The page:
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Hawks at a Distance

Identification of Migrant Raptors

By Jerry Liguori | Princeton University Press | Softcover | 2011 | 192 pages, 558 colour photos, b/w illus, tabs | ISBN-13: 9780691135595

The Publishers Say:

The ultimate must-have guide for identifying migrant raptors, Hawks at a Distance is the first volume to focus on distant raptors as they are truly seen in the field. Jerry Liguori, a leading expert on North American raptors, factors in new information and approaches for identifying twenty-nine species of raptor in various lighting situations and settings.

The field guide's nineteen full-color portraits, 558 color photos, and 896 black-and-white images portray shapes and plumages for each species from all angles. Useful flight identification criteria are provided and the accompanying text discusses all aspects of in-flight hawk identification, including flight style and behavior. Concentrating on features that are genuinely observable at a distance, this concise and practical field guide is ideal for any aspiring or experienced hawk enthusiast.Some time ago I reviewed a book on seawatching… many of its reviewers had entirely missed the point criticizing the distant and fuzzy pictures it contained – that was the who reason for the book – an aid to ID at a distance in ‘real’ viewing conditions. This book has a similar remit – its there to help us identify north American raptors when they are soaring high in the sky. Fortunately you not only get a series of very small images – just what you’d see with your binoculars trained on the high flyer, but also a good close image too. Between the two you can see how the ID features are likely to seem in the field and learn how to do without the close up and make a pretty good stab at what that bird is kettling up to the heavens.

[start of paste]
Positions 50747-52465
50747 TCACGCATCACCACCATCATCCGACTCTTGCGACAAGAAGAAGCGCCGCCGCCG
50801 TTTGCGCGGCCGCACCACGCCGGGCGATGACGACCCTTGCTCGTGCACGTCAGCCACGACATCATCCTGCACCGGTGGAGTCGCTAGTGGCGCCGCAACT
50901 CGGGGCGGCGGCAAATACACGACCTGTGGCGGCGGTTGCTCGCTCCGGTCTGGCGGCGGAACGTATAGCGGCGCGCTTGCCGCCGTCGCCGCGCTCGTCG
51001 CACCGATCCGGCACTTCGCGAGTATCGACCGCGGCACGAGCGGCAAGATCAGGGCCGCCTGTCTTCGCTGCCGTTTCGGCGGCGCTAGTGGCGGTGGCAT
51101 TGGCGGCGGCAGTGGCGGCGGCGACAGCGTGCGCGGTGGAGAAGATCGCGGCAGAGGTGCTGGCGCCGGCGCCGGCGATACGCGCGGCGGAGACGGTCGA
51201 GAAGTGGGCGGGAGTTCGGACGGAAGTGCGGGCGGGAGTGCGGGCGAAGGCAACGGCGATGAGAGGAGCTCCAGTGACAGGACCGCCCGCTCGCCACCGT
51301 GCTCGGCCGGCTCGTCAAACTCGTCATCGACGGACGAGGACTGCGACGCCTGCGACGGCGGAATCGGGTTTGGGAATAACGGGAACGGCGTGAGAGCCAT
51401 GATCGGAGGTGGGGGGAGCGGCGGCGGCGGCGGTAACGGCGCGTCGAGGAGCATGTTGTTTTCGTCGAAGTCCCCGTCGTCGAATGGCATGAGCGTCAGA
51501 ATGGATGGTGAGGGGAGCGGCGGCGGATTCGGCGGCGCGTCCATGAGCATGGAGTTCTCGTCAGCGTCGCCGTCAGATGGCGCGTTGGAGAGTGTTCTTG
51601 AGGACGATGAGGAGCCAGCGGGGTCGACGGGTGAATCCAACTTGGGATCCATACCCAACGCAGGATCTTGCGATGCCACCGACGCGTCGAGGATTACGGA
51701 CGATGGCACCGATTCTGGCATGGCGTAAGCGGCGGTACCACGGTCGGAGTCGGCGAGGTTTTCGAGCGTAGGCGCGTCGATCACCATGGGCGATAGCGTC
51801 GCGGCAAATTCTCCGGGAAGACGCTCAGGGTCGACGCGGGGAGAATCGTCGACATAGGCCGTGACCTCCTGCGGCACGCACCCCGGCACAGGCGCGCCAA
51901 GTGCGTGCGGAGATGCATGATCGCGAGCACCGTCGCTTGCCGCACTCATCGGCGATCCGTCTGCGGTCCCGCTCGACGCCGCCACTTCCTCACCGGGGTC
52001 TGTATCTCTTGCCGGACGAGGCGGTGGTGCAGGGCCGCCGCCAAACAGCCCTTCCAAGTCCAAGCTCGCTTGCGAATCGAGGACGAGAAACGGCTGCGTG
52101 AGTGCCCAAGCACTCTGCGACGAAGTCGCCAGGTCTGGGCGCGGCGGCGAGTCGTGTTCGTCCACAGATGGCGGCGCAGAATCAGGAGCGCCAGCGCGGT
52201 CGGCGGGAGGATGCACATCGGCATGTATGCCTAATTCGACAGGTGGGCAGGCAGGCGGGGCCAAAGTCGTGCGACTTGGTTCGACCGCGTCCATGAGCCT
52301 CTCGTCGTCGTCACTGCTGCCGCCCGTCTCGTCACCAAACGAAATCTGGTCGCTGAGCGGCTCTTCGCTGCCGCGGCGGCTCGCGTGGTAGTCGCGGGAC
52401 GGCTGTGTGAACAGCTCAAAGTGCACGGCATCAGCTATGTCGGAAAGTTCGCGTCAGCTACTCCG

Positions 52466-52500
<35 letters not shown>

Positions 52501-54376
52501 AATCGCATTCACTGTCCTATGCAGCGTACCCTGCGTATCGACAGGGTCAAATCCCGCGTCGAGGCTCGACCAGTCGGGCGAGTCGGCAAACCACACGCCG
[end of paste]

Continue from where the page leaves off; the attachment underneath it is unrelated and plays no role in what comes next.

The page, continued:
If it were easy there would be no need for this book of course. But fear not – there is plenty in this tome to help and its small enough to take with you on that migration watch or raptor hotspot. Now guys, how about one for the European, Asian or African species?

FatbirderBuy this book from www.nhbs.com